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This question has been asked and answered before.

Financially, owning a car will be more economical than leasing one in most cases.

The reason for this is that leasing arrangements are designed to make a profit for the leasing company over and above the value of the car. A leasing company that does not profit off their customers will not be in business for long. This is a zero-sum game and the leasing customer is the loser.

The lion's share of the customer losses are in maintenance and in the event of an accident or other damage. In both cases, leasing arrangements are designed to make a large profit for the owner. The average customer assumes they will never get into an accident and they underestimate the losses they will take on the maintenance. For example, if both oxygen sensors need to be replaced and it would have cost you $800 to replace them yourself, but the leasing company charges you $1200, then BOOM! you just lost $400. If the car is totaled, the customer will lose many thousands of dollars. Leasing contracts are designed to make money for the owner, not the customer.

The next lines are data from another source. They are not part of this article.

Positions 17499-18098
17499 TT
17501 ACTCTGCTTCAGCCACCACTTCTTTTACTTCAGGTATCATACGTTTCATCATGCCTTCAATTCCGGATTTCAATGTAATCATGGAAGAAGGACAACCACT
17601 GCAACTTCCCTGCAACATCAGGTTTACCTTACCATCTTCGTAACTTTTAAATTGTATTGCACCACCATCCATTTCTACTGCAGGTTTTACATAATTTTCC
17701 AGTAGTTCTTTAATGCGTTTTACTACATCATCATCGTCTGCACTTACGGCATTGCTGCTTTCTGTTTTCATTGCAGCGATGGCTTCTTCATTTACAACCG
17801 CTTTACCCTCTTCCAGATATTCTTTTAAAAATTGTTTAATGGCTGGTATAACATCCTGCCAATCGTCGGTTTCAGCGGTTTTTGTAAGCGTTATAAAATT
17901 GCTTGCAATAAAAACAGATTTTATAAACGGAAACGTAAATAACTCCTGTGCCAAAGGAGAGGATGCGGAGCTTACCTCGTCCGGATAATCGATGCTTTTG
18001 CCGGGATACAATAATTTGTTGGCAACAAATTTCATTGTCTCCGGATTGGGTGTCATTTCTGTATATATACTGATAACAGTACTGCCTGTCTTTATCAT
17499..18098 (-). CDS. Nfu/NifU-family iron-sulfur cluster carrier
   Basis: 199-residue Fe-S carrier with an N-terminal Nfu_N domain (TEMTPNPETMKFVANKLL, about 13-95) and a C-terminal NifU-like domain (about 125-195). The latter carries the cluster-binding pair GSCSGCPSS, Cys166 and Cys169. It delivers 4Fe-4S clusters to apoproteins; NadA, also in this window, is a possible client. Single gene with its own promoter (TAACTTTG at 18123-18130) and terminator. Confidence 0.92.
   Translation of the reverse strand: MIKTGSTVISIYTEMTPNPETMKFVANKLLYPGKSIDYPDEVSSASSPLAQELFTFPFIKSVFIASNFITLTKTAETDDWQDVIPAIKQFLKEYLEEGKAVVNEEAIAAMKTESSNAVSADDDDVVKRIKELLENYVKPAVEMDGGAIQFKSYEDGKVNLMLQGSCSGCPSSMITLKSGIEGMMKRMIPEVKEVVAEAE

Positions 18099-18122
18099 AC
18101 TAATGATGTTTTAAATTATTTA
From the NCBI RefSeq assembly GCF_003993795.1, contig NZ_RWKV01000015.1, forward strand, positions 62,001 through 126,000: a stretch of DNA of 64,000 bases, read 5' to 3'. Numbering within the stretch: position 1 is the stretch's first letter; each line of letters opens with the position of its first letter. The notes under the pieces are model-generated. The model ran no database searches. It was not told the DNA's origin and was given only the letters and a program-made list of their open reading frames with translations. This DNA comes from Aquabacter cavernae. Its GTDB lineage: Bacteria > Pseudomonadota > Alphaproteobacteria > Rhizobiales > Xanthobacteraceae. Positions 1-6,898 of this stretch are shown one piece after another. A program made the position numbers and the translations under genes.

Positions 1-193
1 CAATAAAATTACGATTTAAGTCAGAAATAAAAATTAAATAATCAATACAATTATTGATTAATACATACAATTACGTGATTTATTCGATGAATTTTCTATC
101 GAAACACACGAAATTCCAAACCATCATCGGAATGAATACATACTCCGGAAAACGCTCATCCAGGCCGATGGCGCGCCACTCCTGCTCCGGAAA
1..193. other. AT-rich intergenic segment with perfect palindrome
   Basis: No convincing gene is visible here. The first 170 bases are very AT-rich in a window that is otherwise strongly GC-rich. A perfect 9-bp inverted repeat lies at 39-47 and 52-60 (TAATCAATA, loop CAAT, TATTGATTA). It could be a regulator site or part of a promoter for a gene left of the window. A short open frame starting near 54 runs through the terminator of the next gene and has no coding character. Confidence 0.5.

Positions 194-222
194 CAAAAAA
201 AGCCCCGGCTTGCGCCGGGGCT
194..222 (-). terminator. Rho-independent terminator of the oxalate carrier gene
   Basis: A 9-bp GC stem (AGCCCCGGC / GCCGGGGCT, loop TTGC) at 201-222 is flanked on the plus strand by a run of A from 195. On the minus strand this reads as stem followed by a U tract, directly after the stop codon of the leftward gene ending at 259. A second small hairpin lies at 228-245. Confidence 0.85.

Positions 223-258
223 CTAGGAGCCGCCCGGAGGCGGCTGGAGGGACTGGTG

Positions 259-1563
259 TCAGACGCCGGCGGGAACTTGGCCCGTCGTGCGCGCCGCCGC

Another way leasing agents make money is on "required maintenance". Most leasing contracts require the leasor to perform "required" maintenance, oil changes, tire rotations, etc. Also, with newer cars manufacturers recalls are common. Those are required as well. Nearly nobody does this maintenance correctly. This gives the agent the excuse to charge the customer thousands of dollars when the vehicle is returned. Bills of $4000 to $6000 on a 3 year lease for failure to perform required maintenance are common. Its items like this that allow the leasing agent to get a profit on what looks like a "good deal" when the customer walked in the door 3 years previously.

The advantage of leasing is that it costs less up front and it is more convenient to switch to a different car because you don't have to sell the car.

protected by Chris W. Rea Sep 12 '17 at 13:08